Monday, May 02, 2005

 

Case Brief: United States v. Leon

Here's another case brief that should make the lives of law school students and CJ students a whole lot easier. Please do not copy this verbatim. Instead, use it as reference for writing your own case brief. Sometimes the issues of older cases are hard to grasp compared to the varied legal issues surrounding the cases we work on today, which is the only reason I post my own briefs.

Name of the Case

United States v. Leon, 468 U.S. 897 (1984)

Facts of the Case


After receiving a tip from a confidential informant, the Burbank Police Department began to monitor the activities of an Armando Sanchez and Patsy Stewart, of whom the police department were lead to believe were selling substantial quantities of cocaine and methaqualone from their home. The information was backed by the fact that the informant had observed a drug sale by "Patsy" at another residence a few months earlier.

Upon investigation, officers linked two other people, Ricardo Del Castillo, and Alberto Leon, to the sale(s) of illegal narcotics in association with Sanchez and Stewart. After viewing several other people arrive at three residences in which the suspects resided in, as well as automobiles, the Burbank Police officers applied for a search warrant, which was reviewed by several Deputy District Attorneys, and issued by a California Superior Court Judge. A grand jury indicted the defendants and charged them with conspiracy to possess and distribute cocaine and a variety of substantive counts.

Issue

Whether there was a due process violation by an unclear declaration of probable cause.

Court Decision

Reversed

Rationale for the Decision

Justice White wrote for the majority. The issue at hand is whether or not evidence that is seized and does not fall within the exact text of the search warrant can be admitted as evidence in a court of law, or whether it will fall under the exclusionary rule and be barred from evidence. The exclusionary rule states that evidence that is seized in violation of the Fourth and Fifth Amendments, and covered by the Fourteenth Amendment in connection with states rights, cannot be admitted into evidence in a court of law. Therefore, when the case was presented to the Court of Appeals to be reviewed, the Court declared the search warrant lacked probable cause and suppressed portions of the evidence. When the Government responded to the motion for appeal, citing that the Burbank Police officer who wrote the application for the warrant acted in good faith, it was denied. After review, Justice White quoted the cases US v. Chadwick, Johnson v. US, US v. Ventresca, and Aguilar v. Texas, in relation to a search warrant, in which the warrant itself "provides the detached scrutiny of a neutral magistrate, which is a more reliable safeguard [468 U.S. 897, 914] against improper searches than the hurried judgment of a law enforcement officer `engaged in the often competitive enterprise of ferreting out crime,'" United States v. Chadwick, 433 U.S. 1, 9 (1977) (quoting Johnson v. United States, 333 U.S. 10, 14 (1948)), we have expressed a strong preference for warrants and declared that "in a doubtful or marginal case a search under a warrant may be sustainable where without one it would fall." By this declaration, even when the warrant itself does not contain specific facts, or lacks the facts in whole, the prior investigation and statement of likely facts would entail enough probable cause the initiate the search warrant and seize applicable evidence.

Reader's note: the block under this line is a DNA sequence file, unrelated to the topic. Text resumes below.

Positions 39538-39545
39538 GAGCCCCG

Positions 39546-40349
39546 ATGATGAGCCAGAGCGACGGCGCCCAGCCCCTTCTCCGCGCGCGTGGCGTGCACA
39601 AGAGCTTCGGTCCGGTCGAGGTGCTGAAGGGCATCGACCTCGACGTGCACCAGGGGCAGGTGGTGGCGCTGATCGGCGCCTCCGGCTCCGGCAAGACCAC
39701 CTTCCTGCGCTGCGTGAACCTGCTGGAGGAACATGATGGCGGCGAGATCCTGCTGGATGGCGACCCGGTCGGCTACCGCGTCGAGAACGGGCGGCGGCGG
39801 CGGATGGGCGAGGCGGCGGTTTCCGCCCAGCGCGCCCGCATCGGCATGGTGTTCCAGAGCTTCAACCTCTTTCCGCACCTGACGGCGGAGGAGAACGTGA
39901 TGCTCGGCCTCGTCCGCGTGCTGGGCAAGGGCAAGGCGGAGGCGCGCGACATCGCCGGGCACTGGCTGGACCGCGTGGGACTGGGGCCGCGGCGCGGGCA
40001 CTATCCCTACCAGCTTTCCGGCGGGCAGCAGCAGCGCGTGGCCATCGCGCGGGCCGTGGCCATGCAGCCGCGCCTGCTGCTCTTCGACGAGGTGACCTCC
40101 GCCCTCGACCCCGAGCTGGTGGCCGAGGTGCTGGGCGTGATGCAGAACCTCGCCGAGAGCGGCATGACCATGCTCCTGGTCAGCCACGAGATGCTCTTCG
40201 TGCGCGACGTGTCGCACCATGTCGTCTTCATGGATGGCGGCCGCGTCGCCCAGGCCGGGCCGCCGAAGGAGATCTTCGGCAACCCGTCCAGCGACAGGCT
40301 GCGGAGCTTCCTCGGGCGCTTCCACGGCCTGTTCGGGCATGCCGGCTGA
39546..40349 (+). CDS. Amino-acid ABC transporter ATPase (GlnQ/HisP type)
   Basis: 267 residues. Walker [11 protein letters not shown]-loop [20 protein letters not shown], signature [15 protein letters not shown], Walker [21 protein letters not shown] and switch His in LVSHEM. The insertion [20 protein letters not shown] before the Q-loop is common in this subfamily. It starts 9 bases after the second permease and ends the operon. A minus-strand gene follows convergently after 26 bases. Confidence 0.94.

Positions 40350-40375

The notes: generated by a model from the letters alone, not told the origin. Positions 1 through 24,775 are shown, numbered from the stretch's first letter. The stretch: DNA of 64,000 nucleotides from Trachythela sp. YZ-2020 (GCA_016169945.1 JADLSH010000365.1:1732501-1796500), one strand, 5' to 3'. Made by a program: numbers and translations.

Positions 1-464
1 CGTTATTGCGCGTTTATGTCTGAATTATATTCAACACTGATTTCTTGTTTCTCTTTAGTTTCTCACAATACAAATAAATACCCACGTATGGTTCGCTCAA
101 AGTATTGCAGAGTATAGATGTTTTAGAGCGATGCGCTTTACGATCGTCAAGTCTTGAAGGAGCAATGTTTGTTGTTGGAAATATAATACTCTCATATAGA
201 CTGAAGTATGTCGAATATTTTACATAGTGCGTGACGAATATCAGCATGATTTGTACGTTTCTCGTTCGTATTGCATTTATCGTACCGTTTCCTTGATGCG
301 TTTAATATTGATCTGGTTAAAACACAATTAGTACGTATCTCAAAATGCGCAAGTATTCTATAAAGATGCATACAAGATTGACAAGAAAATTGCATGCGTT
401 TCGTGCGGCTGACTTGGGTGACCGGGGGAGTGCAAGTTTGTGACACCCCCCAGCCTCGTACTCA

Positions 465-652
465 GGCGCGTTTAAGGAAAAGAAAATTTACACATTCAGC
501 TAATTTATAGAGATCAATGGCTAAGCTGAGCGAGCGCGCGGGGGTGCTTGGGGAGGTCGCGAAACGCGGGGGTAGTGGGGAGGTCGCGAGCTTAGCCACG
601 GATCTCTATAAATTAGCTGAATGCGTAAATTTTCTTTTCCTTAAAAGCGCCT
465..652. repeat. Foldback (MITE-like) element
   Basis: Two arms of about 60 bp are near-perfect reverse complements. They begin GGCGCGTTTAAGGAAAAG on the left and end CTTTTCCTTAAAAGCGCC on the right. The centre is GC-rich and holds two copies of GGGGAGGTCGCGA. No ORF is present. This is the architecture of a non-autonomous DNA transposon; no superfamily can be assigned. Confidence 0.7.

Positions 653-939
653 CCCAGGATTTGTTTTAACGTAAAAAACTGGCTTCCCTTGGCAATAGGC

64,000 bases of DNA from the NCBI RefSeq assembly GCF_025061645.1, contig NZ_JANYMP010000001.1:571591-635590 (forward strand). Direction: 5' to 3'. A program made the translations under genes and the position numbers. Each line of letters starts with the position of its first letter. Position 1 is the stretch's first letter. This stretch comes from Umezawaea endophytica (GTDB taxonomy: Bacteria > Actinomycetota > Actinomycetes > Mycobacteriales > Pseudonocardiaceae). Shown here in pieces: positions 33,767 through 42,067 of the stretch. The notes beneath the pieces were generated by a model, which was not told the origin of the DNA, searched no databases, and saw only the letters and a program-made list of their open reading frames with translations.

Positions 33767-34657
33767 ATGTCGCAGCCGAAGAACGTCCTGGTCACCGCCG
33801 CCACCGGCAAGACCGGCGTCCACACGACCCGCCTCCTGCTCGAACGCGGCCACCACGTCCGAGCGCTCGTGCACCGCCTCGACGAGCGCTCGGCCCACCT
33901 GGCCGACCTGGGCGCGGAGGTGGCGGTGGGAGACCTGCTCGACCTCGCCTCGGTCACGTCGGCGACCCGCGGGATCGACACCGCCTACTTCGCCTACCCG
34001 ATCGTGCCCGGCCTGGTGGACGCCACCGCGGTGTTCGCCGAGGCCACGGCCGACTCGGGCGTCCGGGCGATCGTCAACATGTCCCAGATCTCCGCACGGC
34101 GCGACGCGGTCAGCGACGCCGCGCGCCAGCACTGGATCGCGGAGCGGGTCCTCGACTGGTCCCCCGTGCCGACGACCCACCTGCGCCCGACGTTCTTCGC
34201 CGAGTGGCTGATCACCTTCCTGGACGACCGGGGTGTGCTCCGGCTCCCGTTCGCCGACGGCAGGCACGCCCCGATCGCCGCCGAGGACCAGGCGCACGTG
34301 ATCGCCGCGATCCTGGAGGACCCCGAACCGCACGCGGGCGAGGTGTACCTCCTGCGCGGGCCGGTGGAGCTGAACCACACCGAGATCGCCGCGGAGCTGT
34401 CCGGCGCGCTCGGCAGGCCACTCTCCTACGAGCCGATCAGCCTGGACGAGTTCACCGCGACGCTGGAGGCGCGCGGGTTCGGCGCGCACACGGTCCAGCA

Concurring Opinions

Justice Blackmun wrote the concurring opinion. Evidence obtained in good faith by peace officers does not need to be excluded in court of law, so long as the officers act in "reasonable reliance" of what is stated in the search warrant.

Dissenting Opinions

Justice Brennan wrote the dissenting opinion, and Justice Marshall joins. The exclusionary rule is demanded by the Constitution in the Fourth and Fifth Amendments, and applied to the states in the Fourteenth Amendment. By allowing the evidence to be admitted, it charges the court with a violation of due process rights, and examples such as the lack of cause shown by the search warrant should serve as a lesson to future cases, and should make officers do a more thorough job of establishing a case for the search warrant. This decision takes away the need for officers to specify exactly what they are looking for, and dictates the need to only outline, in vague terms, the conditions of the search warrant.

Holding of the Court

A search warrant lacking the proper declaration of probable cause can be initiated, and the evidence seized can be admitted into a court of law.

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